On the outbreak of war the Group volunteered for local War Service and started by filling sandbags for the Air Raid Precautions Services. On the 6th September, 1939, the Group started a voluntary 12-hour nightly Messenger Service, first for the ARP, then for the Army Fire Service (AFS) and finally for the National Fire Service (NFS). When this form of service was made compulsory in 1943 the Northfleet Branch of Civil Defence was manned entirely from volunteers from the group until VE Day, 1945.
During the war the Group had members servicing across most of the services. Those left at home supported in every possible war effort activity; waste paper collections, erecting air raid shelters, fire watching patrols etc. and in addition found time to run dances and shows. They also provided parcels to local prisoners-of-war, Territorial Soldiers and members of the group away fighting with the Armed Forces.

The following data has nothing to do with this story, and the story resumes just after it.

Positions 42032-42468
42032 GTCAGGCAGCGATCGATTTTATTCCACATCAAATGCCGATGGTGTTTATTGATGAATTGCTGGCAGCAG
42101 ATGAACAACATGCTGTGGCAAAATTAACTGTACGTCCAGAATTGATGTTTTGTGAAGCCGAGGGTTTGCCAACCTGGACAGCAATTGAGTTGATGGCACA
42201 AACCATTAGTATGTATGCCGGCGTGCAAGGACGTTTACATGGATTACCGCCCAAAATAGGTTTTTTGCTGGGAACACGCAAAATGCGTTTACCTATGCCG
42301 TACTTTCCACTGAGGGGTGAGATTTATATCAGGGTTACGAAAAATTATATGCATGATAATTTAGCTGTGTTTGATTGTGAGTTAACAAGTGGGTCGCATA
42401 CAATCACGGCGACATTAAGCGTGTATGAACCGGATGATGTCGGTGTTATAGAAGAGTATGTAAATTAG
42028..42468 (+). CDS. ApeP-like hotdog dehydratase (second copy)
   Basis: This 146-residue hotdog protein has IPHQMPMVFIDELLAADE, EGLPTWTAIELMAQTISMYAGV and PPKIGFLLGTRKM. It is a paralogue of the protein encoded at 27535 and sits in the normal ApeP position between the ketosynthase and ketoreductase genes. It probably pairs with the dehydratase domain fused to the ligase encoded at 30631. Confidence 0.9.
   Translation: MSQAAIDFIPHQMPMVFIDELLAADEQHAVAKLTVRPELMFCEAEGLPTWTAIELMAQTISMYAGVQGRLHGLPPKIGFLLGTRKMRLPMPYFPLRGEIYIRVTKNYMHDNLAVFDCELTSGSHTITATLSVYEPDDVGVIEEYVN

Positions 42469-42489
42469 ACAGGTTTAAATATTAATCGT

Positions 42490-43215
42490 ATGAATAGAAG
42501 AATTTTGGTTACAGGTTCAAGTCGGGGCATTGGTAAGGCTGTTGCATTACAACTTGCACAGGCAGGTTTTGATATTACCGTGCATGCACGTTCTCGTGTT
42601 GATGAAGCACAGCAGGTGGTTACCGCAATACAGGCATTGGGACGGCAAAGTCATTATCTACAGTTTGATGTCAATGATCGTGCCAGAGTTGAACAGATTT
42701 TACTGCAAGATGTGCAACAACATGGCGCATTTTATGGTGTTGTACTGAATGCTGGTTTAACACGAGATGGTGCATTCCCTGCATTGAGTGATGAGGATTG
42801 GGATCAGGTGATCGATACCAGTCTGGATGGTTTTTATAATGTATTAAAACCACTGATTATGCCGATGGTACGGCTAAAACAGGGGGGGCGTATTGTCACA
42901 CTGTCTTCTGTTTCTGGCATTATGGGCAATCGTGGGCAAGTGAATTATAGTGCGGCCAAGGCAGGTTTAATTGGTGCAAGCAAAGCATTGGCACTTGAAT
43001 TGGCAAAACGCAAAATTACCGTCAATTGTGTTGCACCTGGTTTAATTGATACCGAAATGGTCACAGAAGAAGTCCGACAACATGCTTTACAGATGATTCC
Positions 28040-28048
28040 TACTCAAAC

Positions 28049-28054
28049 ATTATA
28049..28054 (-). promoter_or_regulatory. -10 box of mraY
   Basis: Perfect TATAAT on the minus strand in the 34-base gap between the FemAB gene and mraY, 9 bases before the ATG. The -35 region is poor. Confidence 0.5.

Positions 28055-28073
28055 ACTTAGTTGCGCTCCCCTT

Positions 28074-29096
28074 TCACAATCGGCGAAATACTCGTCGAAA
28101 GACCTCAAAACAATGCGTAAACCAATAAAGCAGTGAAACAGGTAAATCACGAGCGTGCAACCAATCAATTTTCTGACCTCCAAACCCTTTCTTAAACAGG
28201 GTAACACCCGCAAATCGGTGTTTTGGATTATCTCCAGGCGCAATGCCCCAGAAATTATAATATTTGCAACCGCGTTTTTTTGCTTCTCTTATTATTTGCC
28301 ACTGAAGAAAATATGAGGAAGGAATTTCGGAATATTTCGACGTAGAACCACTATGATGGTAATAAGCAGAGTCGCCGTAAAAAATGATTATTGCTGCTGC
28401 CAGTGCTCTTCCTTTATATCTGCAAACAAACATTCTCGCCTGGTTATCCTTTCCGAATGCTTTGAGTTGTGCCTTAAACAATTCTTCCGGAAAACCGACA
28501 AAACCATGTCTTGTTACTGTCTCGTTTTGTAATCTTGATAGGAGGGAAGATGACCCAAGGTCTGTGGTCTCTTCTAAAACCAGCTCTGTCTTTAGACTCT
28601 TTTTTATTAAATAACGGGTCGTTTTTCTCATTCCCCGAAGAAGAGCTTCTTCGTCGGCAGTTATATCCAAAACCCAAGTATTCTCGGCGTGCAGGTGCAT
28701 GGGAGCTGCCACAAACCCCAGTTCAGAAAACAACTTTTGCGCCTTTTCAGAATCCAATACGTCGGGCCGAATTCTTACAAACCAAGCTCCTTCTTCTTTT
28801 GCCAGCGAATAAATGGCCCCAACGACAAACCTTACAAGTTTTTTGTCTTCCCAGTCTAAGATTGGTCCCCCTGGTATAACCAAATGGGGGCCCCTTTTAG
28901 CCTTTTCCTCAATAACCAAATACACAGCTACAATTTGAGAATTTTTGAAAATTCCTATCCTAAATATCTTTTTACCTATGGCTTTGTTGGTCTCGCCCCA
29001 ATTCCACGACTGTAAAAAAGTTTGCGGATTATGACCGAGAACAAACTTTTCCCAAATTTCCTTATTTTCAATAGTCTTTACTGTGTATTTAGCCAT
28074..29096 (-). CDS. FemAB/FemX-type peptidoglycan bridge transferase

Towards the end of the war the group met with a major setback when Astoria Hall, the Headquarters, was sold. The Den, never completely out of use, again became the sole meeting place for the group.
Efforts began to find a new permanent home and the Group wrote to Mr Winston Churchill, Prime Minister, at the war department requesting use of a building in Vale Road. The timing wasn’t great. The Prime Minister received the letter on June 5th 1944, one day before D-Day. When his response eventually came it explained that he was unfortunately occupied by more serious matters at that time.